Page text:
House lawmakers have given teachers and school district employees a 2 percent raise -- but some school districts could be exempted if they can prove they don’t have the money to give the raises.
Last month, the House budget committee voted to give an extra $152 million to school districts to give their employees a 2 percent raise. But lawmakers also took away some one-time money from the school districts. In some instances, that meant school districts would get less money this year than they got last year.
“You don’t have to be a rocket scientist to figure can’t give a 2 percent pay raise if you get less money,” House Minority Leader Harry Ott, D-Calhoun, said.
Tuesday, the second day of the House budget debate, a group of Republicans and Democrats pushed through a proposal that would take $6 million set aside for the administration of some programs -- including the Gifted and Talented program, which provides assistance to High School advanced placement courses -- and give it to school districts for teacher salaries.
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“That gives the school districts that didn’t get enough money a place to go to get that additional resources to guarantee their teacher a 2 percent raise,” Ott said.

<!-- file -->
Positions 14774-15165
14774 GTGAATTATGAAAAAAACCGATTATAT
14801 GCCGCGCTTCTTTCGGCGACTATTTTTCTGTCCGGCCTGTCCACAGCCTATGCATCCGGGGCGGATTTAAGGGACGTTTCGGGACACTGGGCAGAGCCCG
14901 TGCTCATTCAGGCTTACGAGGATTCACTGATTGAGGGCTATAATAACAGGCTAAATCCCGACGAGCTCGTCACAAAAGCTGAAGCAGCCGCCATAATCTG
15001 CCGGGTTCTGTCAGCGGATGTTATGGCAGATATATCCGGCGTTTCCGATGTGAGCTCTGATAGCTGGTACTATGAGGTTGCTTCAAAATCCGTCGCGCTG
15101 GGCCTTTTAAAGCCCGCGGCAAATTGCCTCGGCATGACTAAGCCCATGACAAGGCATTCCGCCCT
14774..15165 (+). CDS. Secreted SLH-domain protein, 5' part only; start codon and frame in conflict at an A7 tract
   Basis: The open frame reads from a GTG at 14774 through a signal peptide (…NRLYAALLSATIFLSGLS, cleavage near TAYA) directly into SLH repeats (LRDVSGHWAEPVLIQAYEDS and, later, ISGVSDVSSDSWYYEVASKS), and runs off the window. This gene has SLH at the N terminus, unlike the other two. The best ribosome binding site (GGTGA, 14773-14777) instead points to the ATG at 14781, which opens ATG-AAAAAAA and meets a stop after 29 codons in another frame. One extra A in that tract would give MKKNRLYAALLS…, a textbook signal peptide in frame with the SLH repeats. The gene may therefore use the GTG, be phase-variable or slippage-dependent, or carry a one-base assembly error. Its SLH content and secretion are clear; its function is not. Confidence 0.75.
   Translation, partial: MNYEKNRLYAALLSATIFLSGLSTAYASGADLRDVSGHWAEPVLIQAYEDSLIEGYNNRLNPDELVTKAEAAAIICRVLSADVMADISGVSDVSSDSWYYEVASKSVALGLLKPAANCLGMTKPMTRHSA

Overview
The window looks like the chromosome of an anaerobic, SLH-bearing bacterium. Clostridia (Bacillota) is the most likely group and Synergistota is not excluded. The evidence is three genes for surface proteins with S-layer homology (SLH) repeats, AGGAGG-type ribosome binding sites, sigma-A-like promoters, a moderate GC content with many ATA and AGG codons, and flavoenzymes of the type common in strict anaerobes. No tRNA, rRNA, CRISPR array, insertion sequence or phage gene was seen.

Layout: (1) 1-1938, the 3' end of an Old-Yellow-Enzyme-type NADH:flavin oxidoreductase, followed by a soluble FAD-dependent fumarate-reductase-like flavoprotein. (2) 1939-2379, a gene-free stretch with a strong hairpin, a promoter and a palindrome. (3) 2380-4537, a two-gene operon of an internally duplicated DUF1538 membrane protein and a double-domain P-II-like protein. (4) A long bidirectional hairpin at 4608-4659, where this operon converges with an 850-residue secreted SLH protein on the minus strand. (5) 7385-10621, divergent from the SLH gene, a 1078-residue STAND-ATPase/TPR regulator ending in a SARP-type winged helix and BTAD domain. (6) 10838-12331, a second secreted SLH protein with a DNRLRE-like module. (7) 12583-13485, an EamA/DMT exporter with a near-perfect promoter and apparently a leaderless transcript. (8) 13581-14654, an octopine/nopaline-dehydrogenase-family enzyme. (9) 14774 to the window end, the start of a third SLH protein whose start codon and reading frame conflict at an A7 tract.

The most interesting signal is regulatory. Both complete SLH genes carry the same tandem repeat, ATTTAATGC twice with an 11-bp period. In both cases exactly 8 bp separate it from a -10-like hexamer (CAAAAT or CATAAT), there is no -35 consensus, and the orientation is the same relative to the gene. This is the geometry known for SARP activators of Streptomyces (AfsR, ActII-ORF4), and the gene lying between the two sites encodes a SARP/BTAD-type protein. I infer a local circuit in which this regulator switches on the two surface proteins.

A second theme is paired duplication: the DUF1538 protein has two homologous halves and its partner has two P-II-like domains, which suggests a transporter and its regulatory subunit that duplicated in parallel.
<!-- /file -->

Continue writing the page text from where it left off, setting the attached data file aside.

State law requires these programs continue to exist, and state education officials will have to “get creative” to find ways to pay for them, said Jay Ragley, spokesman for State Superintendent of Education Mick Zais.
But school funding formulas are complex, and lawmakers are concerned some districts still might not have enough money to give the raises. If that’s the case, then districts have to give as much of the raise as they can afford, then apply to the state Board of Education for a waiver -- an application that would require documenting why they can’t give the raise.
The waiver would only be required for principals and below. If a school district wants to exempt district level administrators from the raise, they do not need to apply for a waiver.
“The reason we put that there is to force people to put in writing and demonstrate their ability, not just to say, ‘(We) can’t do it,’” Rep. Kenny Bingham, who lead the House budget subcommittee on education, said. “What it is trying to do is make sure that that is real and we’ve done everything we can to enforce that.”